National Oceanic and
Atmospheric Administration
United States Department of Commerce


FY 2010

A biophysical NPZ model with iron for the Gulf of Alaska: Reproducing the differences between an oceanic HNLC ecosystem and a classical northern temperate shelf ecosystem

Hinckley, S., K.O. Coyle, G. Gibson, A.J. Hermann, and E.L. Dobbins

Deep-Sea Res. II, 56(24), 2520–2536, doi: 10.1016/j.dsr2.2009.03.003 (2009)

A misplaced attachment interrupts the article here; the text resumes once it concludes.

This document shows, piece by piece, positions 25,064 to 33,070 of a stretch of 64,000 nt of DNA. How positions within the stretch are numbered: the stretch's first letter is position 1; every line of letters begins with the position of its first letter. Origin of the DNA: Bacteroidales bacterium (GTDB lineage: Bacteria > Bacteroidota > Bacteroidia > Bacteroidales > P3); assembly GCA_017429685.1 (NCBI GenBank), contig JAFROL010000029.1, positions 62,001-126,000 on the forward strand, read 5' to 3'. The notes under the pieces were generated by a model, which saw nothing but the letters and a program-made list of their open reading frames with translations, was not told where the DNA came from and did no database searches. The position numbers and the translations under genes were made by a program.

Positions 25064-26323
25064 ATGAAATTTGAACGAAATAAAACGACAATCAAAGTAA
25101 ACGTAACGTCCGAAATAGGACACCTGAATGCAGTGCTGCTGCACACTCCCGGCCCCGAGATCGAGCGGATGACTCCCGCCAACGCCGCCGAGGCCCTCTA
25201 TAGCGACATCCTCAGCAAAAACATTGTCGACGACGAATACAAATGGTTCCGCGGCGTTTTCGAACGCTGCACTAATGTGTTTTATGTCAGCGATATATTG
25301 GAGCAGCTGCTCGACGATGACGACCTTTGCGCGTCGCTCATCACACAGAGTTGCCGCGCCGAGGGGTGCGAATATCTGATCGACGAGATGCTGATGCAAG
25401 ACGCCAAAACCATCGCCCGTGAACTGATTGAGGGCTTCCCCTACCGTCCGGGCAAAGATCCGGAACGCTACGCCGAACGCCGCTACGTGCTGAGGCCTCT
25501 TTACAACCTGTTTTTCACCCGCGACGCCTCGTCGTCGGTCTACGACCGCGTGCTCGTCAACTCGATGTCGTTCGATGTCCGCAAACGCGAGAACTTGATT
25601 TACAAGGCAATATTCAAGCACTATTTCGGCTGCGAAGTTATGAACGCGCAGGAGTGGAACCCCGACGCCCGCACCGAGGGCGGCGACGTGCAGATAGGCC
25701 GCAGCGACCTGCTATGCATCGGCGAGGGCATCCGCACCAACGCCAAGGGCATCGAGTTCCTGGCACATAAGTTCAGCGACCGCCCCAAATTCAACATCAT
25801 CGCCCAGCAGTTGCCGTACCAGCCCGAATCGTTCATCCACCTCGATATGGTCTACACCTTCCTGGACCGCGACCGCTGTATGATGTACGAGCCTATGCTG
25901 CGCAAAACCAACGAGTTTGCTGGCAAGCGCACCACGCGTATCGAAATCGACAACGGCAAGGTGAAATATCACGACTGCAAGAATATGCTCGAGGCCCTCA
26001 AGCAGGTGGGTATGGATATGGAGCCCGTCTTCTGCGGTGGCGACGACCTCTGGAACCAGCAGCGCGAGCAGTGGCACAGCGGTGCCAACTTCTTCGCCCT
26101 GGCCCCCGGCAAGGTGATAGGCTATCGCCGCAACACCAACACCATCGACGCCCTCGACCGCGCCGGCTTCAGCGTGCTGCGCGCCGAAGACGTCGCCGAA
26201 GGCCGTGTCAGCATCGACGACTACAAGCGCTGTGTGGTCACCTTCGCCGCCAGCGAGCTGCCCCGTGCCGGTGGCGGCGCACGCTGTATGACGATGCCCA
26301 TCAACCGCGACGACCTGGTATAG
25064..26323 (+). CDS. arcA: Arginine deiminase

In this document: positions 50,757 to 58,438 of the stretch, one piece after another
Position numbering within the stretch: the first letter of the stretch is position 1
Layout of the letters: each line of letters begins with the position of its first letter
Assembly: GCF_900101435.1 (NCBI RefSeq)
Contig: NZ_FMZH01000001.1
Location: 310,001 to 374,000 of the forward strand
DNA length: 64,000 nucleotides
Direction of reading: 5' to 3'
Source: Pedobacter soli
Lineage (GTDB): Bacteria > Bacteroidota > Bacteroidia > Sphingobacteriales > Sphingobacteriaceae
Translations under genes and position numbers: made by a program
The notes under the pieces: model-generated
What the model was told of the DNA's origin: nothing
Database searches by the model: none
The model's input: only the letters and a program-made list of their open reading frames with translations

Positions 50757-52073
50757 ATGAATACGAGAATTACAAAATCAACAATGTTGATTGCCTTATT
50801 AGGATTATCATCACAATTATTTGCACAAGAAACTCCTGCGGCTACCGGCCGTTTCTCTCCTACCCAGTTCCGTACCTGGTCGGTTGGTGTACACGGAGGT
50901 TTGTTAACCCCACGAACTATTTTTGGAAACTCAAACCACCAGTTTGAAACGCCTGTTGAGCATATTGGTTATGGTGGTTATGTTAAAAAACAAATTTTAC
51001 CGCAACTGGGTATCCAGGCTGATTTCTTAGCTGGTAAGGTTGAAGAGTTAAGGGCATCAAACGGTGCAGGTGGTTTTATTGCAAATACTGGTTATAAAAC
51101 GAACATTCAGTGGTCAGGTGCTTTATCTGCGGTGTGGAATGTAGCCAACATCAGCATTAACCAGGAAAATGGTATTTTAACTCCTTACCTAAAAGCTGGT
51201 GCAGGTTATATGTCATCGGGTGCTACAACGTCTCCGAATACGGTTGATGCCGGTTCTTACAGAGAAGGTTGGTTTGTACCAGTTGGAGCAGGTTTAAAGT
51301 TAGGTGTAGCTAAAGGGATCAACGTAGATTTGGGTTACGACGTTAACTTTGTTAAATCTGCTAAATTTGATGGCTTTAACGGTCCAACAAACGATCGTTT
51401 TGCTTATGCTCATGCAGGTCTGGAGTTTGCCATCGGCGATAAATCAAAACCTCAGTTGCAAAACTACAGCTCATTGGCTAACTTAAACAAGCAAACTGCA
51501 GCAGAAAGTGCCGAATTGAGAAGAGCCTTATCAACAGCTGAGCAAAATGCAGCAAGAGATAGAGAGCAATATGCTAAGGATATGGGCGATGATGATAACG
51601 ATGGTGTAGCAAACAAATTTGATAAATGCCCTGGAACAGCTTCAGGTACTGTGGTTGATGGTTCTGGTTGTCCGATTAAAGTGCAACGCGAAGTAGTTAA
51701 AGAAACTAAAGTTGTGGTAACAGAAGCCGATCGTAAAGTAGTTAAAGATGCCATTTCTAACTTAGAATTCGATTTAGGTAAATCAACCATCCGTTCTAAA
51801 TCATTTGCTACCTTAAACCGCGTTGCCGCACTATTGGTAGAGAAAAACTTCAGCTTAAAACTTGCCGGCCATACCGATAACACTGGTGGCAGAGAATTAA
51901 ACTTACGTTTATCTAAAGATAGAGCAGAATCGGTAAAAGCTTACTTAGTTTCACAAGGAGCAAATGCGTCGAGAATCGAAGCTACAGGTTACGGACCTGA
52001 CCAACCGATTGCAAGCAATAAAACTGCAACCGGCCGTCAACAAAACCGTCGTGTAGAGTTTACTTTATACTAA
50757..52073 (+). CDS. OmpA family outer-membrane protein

Modeling the coastal Gulf of Alaska (CGOA) is complicated by the highly diverse physical and biological features influencing productivity and energy flow through the region. The GOA consists of the offshore oceanic environment, characterized by iron limitation, high-nutrients and low-chlorophyll. The coastal environment is consistently downwelling, with high iron levels from glacial melt water and runoff, but lower concentrations of macronutrients, and with a spring bloom, nutrient depletion cycle (low-nutrient, high-chlorophyll). Cross-shelf movement of water masses mixes coastal and oceanic ecosystem elements. Simulations and field data indicate that the minimum model complexity necessary to characterize lower trophic-level production and biomass in the offshore and coastal regions includes 10 boxes: iron, nitrate, ammonium, small phytoplankton, large phytoplankton, small microzooplankton, large microzooplankton, small copepods, large oceanic copepods and detritus, with copepod mortality as a model closure term. We present the model structure, equations required (and initial parameters used) to simulate onshore and offshore lower trophic-level production in the Gulf of Alaska, along with the information from field data and simulations used to construct the model. We show the results of simulations with and without iron, and with and without two size classes of phytoplankton. These simulations indicate that our method of inclusion of iron works well to distinguish the coastal and the oceanic ecosystems, and that the inclusion of two size categories of phytoplankton is also necessary to generate the differences between these two ecosystems.

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